Abstract

This article summarises the key findings from a counterfactual exercise where the effect of removing repo assets from the leverage ratio on banks’ default probabilities is considered. The findings suggest that granting such an exemption may have adverse effects on the stability of the financial system, even when measures are introduced to compensate for the decline in capital required by the leverage ratio framework. Increases in probabilities of default are mainly seen for larger banks which are more active in the repo market. Moreover, it is observed that the predictive power of the model improves when repo assets are included. Overall, the analysis in this article does not support a more lenient treatment of repo assets in the leverage ratio framework, e.g. by exempting them or allowing for more netting with repo liabilities or against high-quality government bonds.

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No. 6
2 October 2018
Does the G-SIB framework incentivise window-dressing behaviour? Evidence of G-SIBs and reporting banks

Abstract

JEL Classification

G21 : Financial Economics→Financial Institutions and Services→Banks, Depository Institutions, Micro Finance Institutions, Mortgages

G28 : Financial Economics→Financial Institutions and Services→Government Policy and Regulation

G38 : Financial Economics→Corporate Finance and Governance→Government Policy and Regulation

Abstract

This article evaluates whether the global systemically important bank (G-SIB) framework has incentivised banks to adopt window-dressing behaviour, and whether their engagement in capital market activities has facilitated it. Window-dressing behaviour could have detrimental effects on financial stability, for at least two reasons: first, it may imply an underestimation of banks’ overall systemic importance and a distortion of the relative ranking in favour of banks that engage in more window-dressing behaviour; second, overall market functioning may be adversely affected if banks reduce the provision of certain services towards the end of the year. The evidence presented in this article suggests that both G-SIBs and banks with reporting obligations have reduced their overall risk score and some of their individual risk indicators at the end of a calendar year, both in absolute terms and relative to the other banks in the sample. The results also indicate that year-end reductions in capital market activities are a main driver of the observed window-dressing behaviour.

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No. 6
2 October 2018
Macroprudential liquidity tools for investment funds - A preliminary discussion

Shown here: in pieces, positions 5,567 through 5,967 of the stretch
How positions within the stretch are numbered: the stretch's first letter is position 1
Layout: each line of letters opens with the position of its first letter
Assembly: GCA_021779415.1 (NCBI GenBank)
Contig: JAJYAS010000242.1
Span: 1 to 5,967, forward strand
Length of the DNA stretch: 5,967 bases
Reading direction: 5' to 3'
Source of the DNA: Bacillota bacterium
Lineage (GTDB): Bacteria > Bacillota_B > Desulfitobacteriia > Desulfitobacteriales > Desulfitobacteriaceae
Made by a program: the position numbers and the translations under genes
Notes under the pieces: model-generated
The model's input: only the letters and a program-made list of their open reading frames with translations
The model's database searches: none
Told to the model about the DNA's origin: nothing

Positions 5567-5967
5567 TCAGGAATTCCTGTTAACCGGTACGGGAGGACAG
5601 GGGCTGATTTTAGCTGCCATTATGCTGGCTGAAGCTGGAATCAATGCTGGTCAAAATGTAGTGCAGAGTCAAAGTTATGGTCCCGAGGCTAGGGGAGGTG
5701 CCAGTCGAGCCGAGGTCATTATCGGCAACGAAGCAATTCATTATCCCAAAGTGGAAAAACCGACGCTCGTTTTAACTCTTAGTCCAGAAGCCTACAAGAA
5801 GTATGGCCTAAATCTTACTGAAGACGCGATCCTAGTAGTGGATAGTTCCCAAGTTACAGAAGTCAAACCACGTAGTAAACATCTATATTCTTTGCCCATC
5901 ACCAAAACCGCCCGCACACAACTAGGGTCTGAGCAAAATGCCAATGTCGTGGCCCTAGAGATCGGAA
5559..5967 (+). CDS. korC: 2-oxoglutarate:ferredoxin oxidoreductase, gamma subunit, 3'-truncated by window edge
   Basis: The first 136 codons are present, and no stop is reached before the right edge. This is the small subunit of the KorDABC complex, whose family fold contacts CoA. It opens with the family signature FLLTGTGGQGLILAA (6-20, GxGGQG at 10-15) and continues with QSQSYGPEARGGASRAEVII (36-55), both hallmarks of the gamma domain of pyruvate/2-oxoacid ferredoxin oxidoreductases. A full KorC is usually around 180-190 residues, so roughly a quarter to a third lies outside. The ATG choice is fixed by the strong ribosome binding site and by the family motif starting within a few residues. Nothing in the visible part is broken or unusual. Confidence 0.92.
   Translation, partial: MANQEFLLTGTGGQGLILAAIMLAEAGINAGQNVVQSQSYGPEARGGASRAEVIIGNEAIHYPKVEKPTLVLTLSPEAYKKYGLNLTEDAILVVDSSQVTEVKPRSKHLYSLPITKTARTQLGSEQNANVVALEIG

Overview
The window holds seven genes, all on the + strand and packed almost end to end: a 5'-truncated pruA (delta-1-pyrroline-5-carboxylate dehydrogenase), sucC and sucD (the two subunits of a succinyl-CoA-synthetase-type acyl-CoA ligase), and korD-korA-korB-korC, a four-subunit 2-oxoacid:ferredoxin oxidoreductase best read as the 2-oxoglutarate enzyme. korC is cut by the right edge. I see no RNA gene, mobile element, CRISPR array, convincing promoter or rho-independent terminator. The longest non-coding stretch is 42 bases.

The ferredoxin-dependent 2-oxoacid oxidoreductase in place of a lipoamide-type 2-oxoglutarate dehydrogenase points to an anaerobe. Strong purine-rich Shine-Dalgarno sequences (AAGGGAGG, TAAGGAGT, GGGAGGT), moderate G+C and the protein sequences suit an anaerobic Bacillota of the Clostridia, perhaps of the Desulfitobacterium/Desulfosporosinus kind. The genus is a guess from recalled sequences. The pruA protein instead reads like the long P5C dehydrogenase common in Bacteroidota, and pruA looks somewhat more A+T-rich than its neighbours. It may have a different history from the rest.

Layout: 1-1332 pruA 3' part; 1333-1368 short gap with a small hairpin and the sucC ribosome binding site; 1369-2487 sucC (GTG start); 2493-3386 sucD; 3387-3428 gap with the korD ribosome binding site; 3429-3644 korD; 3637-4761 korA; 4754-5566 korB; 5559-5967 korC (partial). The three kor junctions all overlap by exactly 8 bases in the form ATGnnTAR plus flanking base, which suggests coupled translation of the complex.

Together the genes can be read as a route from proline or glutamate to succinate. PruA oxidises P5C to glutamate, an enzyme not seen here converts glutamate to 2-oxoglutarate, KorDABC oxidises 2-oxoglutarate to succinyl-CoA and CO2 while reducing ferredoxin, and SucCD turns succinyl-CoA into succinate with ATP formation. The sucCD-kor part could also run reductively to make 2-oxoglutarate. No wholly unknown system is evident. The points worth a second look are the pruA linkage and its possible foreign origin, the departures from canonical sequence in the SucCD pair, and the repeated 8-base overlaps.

Abstract

JEL Classification

G23 : Financial Economics→Financial Institutions and Services→Non-bank Financial Institutions, Financial Instruments, Institutional Investors

G28 : Financial Economics→Financial Institutions and Services→Government Policy and Regulation

E61 : Macroeconomics and Monetary Economics→Macroeconomic Policy, Macroeconomic Aspects of Public Finance, and General Outlook→Policy Objectives, Policy Designs and Consistency, Policy Coordination

Abstract

This article aims to facilitate discussion on potential macroprudential tools for investment funds. To this end, the article puts forward an initial assessment based on the application of a conceptual framework and aims to inform the debate on the potential design aspects of macroprudential liquidity tools. In line with the ESRB’s approach to developing macroprudential instruments, the effectiveness and efficiency of various macroprudential liquidity tools for investment funds are thoroughly assessed. The article provides an overview of the various liquidity tools and assesses the suitability of these tools for containing the materialisation of systemic risks through various channels.

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No. 6
2 October 2018
Macroprudential policy measures
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No. 5
30 April 2018
Macroprudential Bulletin - Interview with Vítor Constancio
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No. 5
30 April 2018
Using large exposure data to gauge the systemic importance of SSM significant institutions

Abstract

JEL Classification

C63 : Mathematical and Quantitative Methods→Mathematical Methods, Programming Models, Mathematical and Simulation Modeling→Computational Techniques, Simulation Modeling

G01 : Financial Economics→General→Financial Crises

G21 : Financial Economics→Financial Institutions and Services→Banks, Depository Institutions, Micro Finance Institutions, Mortgages